A nutritional approach utilizing ripe papaya offers an effective and a natural alternative for preventing and reversing acid reflux disease The effectiveness of papaya for treating acid reflux diminishes if the acid reflux problem advances to the ulceration stage. That is why it is important to include papaya in your diet before acid reflux diseases becomes too advanced.

Papaya Enzyme

Acid reflux can also be prevented or reversed by taking only the papaya enzyme. Papaya enzyme is present in every part of the papaya. including the tree trunk, the fruits and the seeds.  The chewable papaya enzyme tablets are inexpensive, and they can be stored at room temperatures. This makes the papaya enzyme tablet a practical and cost-effective alternative to consuming the papaya fruit, but one would forgo the other nutritional benefits of papaya. Some of the specific benefits that would be missed are: the physical stamina-boosting effect of papaya due to its iron-content, and the support for vision health from beta carotene and lutein + zeaxanthin. The rich taste and aroma of this tropical fruit will also be missed.

Health Benefits of the Papaya

Papaya is a fruit with potent anti-oxidant and anti-inflammatory properties. These properties contribute to the myriad of beneficial health effects of this tropical fruit. Some of the health benefits of papaya include the following:

  • Anti-cancer effect, particularly, colon cancer

  • Strengthens the immune system

  • Supports vision and lowers the risk of macular degeneration

  • prevents constipation due largely to its dietary fiber content

  • Improves the blood oxygen-carrying capacity by providing iron for hemoglobin synthesis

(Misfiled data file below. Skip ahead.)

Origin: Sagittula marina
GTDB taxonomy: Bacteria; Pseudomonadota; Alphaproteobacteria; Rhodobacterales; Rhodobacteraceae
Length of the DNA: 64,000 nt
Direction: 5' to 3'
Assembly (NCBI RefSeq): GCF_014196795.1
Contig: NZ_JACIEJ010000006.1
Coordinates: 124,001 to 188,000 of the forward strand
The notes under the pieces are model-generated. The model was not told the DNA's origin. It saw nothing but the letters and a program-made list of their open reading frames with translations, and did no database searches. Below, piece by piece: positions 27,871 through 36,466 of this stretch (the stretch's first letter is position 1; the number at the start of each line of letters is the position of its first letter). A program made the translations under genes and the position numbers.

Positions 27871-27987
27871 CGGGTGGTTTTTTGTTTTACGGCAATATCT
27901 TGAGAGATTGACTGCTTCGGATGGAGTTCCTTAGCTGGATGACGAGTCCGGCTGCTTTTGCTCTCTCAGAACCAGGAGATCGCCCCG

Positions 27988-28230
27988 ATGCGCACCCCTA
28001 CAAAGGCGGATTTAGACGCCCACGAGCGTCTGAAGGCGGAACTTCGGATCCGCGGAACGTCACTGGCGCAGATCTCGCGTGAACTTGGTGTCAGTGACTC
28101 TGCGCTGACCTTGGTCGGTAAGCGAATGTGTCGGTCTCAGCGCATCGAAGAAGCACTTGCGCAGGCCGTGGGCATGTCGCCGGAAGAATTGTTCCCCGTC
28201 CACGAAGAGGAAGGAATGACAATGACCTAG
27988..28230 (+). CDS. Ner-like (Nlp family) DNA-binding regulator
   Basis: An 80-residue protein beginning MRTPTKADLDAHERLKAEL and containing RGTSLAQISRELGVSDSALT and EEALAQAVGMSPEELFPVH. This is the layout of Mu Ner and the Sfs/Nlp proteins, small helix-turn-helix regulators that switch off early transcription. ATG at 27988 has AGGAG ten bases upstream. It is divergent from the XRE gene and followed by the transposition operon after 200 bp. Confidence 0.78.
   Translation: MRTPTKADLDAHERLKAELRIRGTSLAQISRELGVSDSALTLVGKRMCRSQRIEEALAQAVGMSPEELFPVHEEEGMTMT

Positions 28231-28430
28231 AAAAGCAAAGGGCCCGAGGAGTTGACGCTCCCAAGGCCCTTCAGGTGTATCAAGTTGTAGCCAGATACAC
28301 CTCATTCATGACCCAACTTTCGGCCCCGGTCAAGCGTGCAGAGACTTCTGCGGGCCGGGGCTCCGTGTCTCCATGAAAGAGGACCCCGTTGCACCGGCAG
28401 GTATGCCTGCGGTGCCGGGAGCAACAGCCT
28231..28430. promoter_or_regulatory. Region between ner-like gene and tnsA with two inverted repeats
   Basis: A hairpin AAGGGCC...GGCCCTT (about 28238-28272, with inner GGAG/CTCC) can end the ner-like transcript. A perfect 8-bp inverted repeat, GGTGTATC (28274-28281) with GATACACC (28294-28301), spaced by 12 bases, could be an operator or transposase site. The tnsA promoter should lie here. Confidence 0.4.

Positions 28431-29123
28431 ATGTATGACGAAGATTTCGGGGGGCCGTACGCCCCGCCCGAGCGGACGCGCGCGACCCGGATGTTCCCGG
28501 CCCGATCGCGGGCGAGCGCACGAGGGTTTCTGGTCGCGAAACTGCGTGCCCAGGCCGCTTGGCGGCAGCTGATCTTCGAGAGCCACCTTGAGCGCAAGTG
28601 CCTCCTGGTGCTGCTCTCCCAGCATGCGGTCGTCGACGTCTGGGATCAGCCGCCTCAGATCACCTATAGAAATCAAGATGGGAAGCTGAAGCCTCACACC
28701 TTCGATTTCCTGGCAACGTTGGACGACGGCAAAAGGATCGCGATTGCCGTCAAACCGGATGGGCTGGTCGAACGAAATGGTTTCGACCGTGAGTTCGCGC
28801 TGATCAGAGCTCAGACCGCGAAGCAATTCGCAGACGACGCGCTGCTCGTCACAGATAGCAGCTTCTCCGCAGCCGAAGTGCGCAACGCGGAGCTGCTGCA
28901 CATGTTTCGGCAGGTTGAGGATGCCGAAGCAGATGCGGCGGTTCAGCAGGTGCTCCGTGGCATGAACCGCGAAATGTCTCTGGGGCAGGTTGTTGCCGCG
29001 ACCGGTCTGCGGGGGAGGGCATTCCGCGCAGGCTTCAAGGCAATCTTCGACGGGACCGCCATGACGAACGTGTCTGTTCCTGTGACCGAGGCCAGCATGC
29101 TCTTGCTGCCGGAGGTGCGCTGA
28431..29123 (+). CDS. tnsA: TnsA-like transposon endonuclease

• Supports cardiovascular health, including prevention of atherosclerosis and lowering the plasma level of cholesterol (LDL cholesterol)

  • Prevents type 2 diabetes

  • Lowers the risk and the adverse effects of such inflammatory conditions as asthma and arthritis

History of the Papaya

Papaya is gradually being recognized as an important food in the western part of the world, particularly, in the U.S. The papaya, however, has been known for a long time.  It was an important and revered food for the Latin American Indians over 500 years ago. It is believed that papaya originated in Central America in the region between the Andes of South America and South Mexico. The Spanish and Portuguese explorers discovered this fruit in South America in 1526, and they were instrumental in spreading it to various parts of the world including India, Philippines and parts of Africa. The explorers introduced the papaya to the U.S un the latter part of the 18th century. Today U.S. stands as one of the major growers of papaya with Hawaii as the primary region for its commercial cultivation.  Puerto Rico and Mexico are the other major commercial growers of papaya.



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  1. Storr M. "Therapy for Gastroesophageal Reflux Diseases (GERD).." Med Monatsschr Pharm.. 34 (2011): 446-54.
  2. Cho E, Seddon JM, Rosner B, Willett WC, Hankinson SE. "Prospective study of intake of fruits, vegetables, vitamins, and carotenoids and risk of age-related maculopathy.." Arch Ophthalmol. 2004 Jun. 122 (2004): 883-92..
  3. Rakhimov MR. "Pharmacological study of papain from the papaya plant cultivated in Uzbekistan." Eksp Klin Farmakol. 63 (2000): 55-7.